of relative power or relative voltage makes the antenna look very directive,
which in turn makes the range look attractive in the major lobes and
very poor in other directions. The range of a system does not vary directly
with the voltage or power of the system. "Line-of-sight" distances can
be covered with very low power, while distance beyond the radio horizon
require greatly increasing values of power. This factor tends to smooth
out the "nulls" and "lobes" of a directive antenna pattern when the
pattern is translated into terms of range.
Fig. 1 shows the
conventional figure-8 pattern of a bi-directional antenna plotted in
terms of radiation in relative voltage (inside curve), and the coverage
pattern which this becomes (outside curve) when translated into terms
of range at antenna height of 200 feet, for a 50-watt mobile unit, 50
mc. talk-back to the station with a signal of 1.5 microvolts at the
50-ohm input of the receiver. Note how the figure-8 voltage pattern
is changed to more nearly a rectangular pattern in terms of actual operating
Range patterns for any given directive antenna or combinations of directive
antennas similarly can be plotted for given tower height using range
charts or range calculators which are available. Fig. 2 is a range chart
showing how the range varies with antenna gain respective to a vertical
dipole (ground plane or coaxial half-wave radiator) based upon average
conditions at 50 mc., for a 50-watt mobile unit talking back to the
station with a signal strength input to the station receiver of 1.5.
microvolts. On such charts or calculators, decibels (db) is the most
convenient form to express the gain since db gain can be easily added
or subtracted. If the antenna gain or loss is known at various azimuths,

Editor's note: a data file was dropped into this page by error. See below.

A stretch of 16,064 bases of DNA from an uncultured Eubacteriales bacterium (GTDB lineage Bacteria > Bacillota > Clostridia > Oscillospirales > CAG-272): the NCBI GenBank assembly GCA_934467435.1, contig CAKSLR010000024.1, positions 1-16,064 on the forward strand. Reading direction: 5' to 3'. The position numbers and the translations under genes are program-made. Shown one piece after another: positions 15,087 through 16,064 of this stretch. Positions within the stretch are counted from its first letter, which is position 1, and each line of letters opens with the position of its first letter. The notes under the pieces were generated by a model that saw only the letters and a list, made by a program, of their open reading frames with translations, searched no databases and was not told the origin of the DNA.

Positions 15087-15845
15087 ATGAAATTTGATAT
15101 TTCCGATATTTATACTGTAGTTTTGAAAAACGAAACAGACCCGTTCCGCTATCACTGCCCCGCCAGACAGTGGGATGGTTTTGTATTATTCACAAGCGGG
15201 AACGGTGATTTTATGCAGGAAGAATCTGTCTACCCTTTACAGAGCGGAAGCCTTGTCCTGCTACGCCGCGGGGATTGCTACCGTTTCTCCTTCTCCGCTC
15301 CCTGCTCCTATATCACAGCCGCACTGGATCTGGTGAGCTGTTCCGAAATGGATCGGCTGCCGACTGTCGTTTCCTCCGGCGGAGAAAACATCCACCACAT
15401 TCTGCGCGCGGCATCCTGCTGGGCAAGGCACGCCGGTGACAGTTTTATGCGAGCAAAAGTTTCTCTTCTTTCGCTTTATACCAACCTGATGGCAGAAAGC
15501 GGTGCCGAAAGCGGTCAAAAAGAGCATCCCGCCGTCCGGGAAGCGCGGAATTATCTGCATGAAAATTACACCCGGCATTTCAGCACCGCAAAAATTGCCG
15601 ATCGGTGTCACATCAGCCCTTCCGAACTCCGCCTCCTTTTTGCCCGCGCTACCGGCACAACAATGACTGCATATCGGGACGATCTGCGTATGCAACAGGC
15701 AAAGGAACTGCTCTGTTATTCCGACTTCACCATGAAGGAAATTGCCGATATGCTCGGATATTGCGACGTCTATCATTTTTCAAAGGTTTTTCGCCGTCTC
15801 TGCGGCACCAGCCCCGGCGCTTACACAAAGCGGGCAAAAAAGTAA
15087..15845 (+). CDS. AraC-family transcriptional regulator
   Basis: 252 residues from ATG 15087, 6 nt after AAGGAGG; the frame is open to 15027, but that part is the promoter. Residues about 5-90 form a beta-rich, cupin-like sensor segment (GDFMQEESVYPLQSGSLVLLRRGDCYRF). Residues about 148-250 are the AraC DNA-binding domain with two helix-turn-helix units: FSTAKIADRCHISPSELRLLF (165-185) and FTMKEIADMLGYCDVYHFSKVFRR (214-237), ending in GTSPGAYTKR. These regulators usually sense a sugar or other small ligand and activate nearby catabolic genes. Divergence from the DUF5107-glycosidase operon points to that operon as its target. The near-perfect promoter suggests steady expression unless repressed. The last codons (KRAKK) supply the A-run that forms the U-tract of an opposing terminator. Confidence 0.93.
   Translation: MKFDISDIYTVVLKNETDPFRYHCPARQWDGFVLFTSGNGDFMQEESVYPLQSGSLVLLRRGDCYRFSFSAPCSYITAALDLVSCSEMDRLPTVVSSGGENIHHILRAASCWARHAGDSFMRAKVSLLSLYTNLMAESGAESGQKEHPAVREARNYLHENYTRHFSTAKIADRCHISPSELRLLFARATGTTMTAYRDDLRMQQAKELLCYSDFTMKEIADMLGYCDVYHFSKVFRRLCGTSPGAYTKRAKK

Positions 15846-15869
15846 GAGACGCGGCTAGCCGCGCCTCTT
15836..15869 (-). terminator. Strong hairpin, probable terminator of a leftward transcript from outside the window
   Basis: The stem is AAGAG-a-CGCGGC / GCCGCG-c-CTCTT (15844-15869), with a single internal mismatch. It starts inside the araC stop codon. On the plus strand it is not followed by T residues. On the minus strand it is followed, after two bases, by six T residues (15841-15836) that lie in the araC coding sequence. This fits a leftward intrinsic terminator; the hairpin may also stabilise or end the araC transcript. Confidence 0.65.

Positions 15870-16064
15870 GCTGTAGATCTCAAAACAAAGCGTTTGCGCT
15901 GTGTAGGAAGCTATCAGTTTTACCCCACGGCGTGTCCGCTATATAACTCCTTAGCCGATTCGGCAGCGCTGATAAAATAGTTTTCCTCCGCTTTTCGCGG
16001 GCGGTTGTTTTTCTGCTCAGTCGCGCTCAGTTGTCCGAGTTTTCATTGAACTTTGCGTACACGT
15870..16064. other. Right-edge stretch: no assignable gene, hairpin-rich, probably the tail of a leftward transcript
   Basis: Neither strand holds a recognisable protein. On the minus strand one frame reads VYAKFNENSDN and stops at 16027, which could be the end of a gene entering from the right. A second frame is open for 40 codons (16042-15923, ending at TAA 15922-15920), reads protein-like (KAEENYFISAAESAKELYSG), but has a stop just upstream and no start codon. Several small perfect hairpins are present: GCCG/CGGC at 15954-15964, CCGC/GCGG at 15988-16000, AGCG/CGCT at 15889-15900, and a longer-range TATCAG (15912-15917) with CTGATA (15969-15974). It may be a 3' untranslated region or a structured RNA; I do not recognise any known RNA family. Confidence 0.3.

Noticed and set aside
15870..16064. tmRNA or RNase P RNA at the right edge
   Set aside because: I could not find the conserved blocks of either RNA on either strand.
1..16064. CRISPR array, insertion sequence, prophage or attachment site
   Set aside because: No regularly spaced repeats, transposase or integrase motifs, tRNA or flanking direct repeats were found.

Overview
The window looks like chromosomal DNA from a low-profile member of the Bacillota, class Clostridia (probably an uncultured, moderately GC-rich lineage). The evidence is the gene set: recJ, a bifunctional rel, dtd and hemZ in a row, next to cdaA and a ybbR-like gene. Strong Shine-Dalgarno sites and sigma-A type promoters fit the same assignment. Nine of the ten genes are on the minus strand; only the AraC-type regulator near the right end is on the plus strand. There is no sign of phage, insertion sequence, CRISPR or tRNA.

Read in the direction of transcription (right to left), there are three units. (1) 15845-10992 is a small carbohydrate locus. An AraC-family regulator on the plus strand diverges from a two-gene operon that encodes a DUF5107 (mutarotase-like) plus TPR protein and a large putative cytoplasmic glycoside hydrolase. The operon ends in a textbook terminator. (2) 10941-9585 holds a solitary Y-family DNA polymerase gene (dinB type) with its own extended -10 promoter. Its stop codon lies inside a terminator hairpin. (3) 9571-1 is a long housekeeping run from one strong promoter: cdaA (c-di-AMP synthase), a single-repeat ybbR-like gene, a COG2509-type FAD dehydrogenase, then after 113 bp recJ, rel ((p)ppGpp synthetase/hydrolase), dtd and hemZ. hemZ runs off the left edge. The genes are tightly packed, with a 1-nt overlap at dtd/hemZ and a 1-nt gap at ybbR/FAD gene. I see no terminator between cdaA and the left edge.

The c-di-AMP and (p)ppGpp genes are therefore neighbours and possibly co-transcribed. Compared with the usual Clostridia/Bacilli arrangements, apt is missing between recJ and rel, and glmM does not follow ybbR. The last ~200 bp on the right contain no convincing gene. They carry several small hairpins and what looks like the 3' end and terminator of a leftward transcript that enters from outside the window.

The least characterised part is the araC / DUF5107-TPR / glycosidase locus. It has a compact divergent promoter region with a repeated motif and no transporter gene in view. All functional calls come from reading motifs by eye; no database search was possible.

the range can be quickly determined at those azimuths for any given
antenna height. Such charts also show the relative gain from using a
directive antenna compared to that of more tower height, and indicate
where it is economically advantageous to use antenna gain instead of
increasing power or using a higher tower.
Fig. 2 - Range chart showing effect of base station antenna
gains and tower heights.
In order to conveniently
use available charts and calculators to plot antenna range patterns,
it is desirable that the antenna pattern in the horizontal plane be
plotted in terms of decibels gain (or loss) with respect to a dipole
antenna at the same elevation.
Fig. 3 - Power gain
(in db) in the horizontal plane of bi-directional and unidirectional
arrays operating at 30-50 mc.
Figs. 3A, 3B, and 3C show typical patterns plotted in this manner
from data taken on field measurements for: a bi-directional antenna,
a 3-element Yagi directional antenna, and a 6-element directional antenna
composed of two 3-element Yagis fed in-phase. The 6-element directional
antenna can be changed to a bi-directional by reversing directions on
one of the 3-element Yagi sections. Its gain in each direction will
be somewhat greater than that of the 2-element bi-directional of Fig.3A.
Thus, it can be seen that "range patterns" can be plotted for a directive
antenna, a combination of directive antennas, or combination of directive